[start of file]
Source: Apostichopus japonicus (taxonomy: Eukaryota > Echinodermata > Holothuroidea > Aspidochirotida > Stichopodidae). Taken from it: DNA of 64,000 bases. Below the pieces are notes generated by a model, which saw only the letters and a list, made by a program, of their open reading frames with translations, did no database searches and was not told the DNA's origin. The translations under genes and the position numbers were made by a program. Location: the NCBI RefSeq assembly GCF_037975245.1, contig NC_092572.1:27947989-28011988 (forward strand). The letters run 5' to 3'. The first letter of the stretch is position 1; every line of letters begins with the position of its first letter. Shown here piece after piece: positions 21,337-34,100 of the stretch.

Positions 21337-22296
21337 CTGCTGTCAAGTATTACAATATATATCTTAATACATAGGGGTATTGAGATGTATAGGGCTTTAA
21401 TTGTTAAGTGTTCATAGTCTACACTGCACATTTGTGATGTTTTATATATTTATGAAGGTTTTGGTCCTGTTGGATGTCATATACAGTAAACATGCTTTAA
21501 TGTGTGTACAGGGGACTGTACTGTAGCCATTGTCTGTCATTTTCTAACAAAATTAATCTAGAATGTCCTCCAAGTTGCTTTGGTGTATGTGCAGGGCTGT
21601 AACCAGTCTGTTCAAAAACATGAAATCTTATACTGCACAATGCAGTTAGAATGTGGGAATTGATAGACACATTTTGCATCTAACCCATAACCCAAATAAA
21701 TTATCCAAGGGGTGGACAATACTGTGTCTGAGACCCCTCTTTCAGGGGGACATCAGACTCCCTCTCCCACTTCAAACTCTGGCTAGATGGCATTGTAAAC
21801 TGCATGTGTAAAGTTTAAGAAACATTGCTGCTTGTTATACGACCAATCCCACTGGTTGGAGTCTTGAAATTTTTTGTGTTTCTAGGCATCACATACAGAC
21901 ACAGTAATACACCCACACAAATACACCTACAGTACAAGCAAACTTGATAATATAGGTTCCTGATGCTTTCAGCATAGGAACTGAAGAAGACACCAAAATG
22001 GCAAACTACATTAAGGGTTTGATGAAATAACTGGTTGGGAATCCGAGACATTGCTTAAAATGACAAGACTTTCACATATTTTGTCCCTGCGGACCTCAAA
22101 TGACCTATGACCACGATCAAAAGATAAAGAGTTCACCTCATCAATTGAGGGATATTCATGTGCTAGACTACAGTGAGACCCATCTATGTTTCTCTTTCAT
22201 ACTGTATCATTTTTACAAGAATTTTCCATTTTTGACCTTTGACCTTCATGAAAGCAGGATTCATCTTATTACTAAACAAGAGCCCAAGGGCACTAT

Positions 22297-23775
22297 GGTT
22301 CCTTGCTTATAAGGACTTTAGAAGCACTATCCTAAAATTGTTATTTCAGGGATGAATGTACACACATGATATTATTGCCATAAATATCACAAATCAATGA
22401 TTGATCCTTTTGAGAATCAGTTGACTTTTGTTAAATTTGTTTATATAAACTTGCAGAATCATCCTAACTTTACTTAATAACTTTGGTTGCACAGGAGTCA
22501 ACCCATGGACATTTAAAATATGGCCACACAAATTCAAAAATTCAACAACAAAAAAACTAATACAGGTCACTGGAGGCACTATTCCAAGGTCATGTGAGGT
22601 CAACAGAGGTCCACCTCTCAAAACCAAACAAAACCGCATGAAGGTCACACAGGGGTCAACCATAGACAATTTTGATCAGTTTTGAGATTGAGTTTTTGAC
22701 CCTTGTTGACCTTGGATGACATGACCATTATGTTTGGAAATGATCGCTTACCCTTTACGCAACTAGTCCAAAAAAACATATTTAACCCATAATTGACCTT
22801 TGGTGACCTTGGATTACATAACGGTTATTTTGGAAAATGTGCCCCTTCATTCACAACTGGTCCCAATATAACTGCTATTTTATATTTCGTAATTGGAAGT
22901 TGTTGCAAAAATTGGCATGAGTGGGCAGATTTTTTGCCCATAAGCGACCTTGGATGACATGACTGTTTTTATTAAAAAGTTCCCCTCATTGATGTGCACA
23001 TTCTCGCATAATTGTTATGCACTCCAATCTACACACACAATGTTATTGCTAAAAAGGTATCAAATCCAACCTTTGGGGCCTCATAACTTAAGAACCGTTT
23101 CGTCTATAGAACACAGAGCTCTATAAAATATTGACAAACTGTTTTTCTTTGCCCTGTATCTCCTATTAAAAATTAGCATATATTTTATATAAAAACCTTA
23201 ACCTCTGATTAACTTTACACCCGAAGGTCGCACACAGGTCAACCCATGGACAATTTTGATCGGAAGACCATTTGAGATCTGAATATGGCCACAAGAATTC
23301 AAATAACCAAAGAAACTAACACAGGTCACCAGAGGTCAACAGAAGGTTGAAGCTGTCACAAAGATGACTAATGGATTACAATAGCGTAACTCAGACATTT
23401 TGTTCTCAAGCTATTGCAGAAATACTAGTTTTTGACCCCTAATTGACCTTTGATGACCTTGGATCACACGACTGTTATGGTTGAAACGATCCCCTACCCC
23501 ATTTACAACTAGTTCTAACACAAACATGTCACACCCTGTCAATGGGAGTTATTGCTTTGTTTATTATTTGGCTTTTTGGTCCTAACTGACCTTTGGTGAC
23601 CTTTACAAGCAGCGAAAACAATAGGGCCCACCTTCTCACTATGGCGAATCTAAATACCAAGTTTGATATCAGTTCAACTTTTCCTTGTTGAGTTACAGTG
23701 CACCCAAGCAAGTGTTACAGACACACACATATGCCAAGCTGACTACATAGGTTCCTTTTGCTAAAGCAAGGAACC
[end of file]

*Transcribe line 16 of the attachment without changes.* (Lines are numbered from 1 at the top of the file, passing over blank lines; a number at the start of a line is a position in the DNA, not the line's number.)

22401 TTGATCCTTTTGAGAATCAGTTGACTTTTGTTAAATTTGTTTATATAAACTTGCAGAATCATCCTAACTTTACTTAATAACTTTGGTTGCACAGGAGTCA